My First Lab Duo-Scope MicroscopeI’m gearing up to start doing my own fecal analysis for my sheep, to assess their parasite loads. I paid for two lab tests last winter, but at $60 per test, I realized that could quickly pay for a microscope, and give me a lot more flexibility on when and whom I want to monitor.

FiasCo Farm’s website gave me both great encouragement and excellent, detailed instructions on doing fecal floats. I decided to follow her advice to the letter, and purchased the very microscope she specifies: the “My First Lab” student microscope made by C&A Scientific. It’s only $80, so a no-brainer compared to paying for lab tests all the time!

If you follow the link on her website, she appears to get a kickback from Amazon for the microscope order; but that’s ok with me, I appreciate all her advice. I did poke around a bit to see if there were other student microscopes that were significantly cheaper, but this seemed like indeed one of the best deals around. And I feel better knowing that she finds it adequate, and it has further endorsement from her chemist father.

Of course, there are some recurring expenses for doing fecal floats: slides (though I think you can wash and re-use them for a while), coverslips, and Epsom salt for making a flotation solution, and craft sticks. But that’s pretty minimal. I also ordered a gram scale, test tubes and holder, and beakers. Sometimes it’s better for me when I’m trying to adopt a new habit is to just buy all the appropriate stuff, rather than try to be creative and make it or find it in the house. So, when it all arrives, I should be set to go, doing a little poop lab in the kitchen! 😉 Do you think Kirk will be asking me, what is that in the test tube there next to the bananas? 😀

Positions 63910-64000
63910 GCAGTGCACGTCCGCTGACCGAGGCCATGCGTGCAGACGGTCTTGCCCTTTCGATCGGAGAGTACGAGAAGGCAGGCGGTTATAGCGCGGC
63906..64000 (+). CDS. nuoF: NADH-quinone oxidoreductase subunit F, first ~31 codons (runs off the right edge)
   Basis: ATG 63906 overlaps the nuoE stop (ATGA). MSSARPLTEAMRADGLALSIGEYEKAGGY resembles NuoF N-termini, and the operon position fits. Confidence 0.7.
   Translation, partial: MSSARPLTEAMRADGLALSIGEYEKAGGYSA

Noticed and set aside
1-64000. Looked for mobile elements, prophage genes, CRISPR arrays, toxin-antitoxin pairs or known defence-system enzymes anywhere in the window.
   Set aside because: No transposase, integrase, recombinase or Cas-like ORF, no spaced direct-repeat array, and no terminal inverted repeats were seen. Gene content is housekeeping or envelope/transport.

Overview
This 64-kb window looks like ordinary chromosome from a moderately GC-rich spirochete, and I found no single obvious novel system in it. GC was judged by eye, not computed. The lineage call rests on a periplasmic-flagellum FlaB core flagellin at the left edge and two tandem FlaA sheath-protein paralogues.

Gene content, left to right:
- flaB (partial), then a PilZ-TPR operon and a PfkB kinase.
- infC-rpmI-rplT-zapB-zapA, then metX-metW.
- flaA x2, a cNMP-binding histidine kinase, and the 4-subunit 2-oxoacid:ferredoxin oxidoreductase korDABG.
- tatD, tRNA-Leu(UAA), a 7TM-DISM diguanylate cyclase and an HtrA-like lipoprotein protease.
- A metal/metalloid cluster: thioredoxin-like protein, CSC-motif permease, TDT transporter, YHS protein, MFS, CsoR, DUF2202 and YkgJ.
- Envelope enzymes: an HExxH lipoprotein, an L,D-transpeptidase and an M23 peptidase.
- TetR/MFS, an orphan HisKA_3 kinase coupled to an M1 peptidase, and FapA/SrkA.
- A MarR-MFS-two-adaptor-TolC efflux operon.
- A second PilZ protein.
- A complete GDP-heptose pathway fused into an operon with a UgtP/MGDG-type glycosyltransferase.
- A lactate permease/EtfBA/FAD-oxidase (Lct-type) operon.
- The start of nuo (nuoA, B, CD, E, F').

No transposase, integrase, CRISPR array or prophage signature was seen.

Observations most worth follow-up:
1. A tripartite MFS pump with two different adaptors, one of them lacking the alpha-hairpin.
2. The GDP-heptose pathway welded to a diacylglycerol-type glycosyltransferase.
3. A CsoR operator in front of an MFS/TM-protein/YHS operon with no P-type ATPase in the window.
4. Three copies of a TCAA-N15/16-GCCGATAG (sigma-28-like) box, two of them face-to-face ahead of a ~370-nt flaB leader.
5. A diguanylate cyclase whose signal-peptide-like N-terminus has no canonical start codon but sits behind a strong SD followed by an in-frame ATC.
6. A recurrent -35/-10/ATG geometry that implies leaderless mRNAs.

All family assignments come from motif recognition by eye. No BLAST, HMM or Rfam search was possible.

The microscope came with a few educational slides- a fly’s leg, frog blood, tree pollen, (sounds like a witches’ brew!), a mouth smear, and some others. They were fun to look at and provided enough practice with using the microscope that I’ll be ready for manure flotation next. I must have used microscopes in biology class in junior high and high school, but I don’t remember. I only recall using them in chemistry class in college, and even that was some time ago! So, the aptly named “My First Lab” microscope will certainly be true for home use!